But not so many people are into philosophy of any sort, let alone the more metaphysical variety (Of the proverbial religious experences). But fortunately, the relatively few people who do follow my blog are concerned, if not in fact preoccupied, with my brand of metaphysics. Or open to it if only as a way to put in some relief their own beliefs.

Yes, I do tend to focus on the sort of “spiritual” issues which would apparently be boring to more than a few self-selected aficionados.

But that’s cool.

It’s not like I need to make a living with this blog and poetry. Which does though bring me to want to say this to the over two hundred followers of my blog:

THANK YOU!

It’s not important that I have a mass audience (indeed, which could well be a danger to my ego. I refer here to the “sin” of pride.**). But it’s so nice to have an audience. Therapy really for me. And you guys don’t charge a hundred bucks an hour!

A further confession:

I may value my philosophy more than my artistry as a poet. (Though this is complicated by the fact that my philosophy does ordain the concern of doing my best at whatever I undertake) Because for instance my philosophy has saved my life.*** As for the artistry, I was reassured today to read a Facebook post from a poet friend,**** quoting Gary Snyder, one of the last remaining of the Jack Kerouac/Allan Ginsberg old north beach hip poets. (Have I mentioned that I once met met Allen Ginsberg?)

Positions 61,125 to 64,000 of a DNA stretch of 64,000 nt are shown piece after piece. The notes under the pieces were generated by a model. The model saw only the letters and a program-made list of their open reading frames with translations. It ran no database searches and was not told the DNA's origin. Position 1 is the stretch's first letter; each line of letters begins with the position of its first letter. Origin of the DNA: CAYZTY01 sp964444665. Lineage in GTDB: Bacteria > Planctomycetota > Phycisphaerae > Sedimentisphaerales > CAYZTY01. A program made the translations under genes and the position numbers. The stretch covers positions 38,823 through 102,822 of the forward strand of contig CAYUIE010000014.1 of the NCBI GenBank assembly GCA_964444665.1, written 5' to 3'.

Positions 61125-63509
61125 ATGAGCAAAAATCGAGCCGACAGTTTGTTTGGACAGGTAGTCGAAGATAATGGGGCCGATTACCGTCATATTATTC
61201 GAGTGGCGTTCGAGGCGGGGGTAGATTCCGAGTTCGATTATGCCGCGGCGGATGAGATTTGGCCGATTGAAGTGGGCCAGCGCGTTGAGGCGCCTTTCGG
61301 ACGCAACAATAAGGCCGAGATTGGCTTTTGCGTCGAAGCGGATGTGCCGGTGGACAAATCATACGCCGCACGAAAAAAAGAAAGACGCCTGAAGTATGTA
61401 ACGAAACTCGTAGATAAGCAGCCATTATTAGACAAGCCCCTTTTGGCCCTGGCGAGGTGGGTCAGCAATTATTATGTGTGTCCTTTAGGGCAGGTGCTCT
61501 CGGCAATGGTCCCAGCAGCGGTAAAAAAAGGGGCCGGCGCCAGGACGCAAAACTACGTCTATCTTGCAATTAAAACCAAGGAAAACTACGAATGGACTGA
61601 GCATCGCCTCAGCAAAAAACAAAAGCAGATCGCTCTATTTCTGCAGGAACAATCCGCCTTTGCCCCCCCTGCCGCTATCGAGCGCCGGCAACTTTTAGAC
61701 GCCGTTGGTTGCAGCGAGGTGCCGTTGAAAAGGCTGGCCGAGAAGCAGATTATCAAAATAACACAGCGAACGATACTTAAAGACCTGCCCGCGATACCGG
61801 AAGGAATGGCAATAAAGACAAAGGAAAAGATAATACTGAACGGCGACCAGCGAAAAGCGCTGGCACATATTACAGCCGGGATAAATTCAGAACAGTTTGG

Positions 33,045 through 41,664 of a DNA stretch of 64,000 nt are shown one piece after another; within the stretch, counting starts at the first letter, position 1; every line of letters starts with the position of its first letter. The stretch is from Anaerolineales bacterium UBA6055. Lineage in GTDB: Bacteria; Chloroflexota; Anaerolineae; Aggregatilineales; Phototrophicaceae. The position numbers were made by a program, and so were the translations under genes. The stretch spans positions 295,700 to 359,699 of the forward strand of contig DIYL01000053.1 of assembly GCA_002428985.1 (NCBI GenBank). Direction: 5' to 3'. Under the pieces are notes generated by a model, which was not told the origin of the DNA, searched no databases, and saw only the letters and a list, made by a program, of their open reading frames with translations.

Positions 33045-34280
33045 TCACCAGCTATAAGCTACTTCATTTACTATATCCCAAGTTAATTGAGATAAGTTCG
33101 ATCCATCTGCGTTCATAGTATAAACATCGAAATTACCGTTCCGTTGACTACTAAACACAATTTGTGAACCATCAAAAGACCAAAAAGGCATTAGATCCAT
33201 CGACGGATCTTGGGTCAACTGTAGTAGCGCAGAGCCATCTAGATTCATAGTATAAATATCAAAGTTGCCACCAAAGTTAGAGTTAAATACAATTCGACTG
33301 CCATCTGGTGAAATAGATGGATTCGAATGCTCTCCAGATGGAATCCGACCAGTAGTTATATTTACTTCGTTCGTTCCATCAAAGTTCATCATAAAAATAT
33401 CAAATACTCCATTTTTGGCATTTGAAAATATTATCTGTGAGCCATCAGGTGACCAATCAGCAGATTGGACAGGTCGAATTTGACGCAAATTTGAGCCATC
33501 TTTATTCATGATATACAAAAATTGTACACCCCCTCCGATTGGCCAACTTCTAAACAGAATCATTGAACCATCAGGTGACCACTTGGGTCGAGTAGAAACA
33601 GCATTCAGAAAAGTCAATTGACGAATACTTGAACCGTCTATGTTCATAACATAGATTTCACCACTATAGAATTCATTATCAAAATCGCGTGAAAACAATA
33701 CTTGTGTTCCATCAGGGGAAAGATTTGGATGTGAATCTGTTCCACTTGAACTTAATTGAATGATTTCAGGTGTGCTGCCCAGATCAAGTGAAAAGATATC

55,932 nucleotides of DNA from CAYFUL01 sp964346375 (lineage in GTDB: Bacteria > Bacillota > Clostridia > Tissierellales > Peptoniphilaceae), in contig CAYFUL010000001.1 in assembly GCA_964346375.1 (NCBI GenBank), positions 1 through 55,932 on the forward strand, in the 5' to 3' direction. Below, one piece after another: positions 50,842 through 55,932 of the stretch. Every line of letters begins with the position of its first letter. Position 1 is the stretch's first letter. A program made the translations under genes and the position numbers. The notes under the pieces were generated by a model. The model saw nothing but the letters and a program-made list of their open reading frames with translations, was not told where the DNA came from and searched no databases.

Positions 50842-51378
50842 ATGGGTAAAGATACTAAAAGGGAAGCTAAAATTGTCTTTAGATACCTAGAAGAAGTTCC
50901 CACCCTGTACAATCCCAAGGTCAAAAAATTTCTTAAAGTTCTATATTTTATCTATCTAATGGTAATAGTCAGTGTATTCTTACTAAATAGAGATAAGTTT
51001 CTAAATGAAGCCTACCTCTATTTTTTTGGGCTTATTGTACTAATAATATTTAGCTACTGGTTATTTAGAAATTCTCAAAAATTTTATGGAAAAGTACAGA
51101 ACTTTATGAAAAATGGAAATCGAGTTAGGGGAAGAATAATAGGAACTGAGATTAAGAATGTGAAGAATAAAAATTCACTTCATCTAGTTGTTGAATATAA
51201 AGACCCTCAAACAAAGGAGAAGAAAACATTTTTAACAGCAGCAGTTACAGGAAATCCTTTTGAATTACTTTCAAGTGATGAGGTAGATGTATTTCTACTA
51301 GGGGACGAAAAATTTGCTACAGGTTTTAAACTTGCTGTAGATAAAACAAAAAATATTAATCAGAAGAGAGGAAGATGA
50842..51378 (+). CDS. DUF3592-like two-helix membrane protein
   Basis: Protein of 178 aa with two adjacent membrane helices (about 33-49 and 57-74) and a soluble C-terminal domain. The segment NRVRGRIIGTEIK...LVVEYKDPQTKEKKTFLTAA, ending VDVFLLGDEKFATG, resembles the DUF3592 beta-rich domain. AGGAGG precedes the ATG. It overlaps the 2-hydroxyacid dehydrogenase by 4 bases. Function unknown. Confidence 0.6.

Speaking about his new collection of poems, Gary Snyder (who is now 85), said: “Its strength is that I let it be imperfect. [Laughs] That’s what I’m learning. There’s a Japanese saying: “Imperfection is best.”… I decided I’m not going to hold it down to the line and get it just right. There are things in there that I don’t know what I think of.”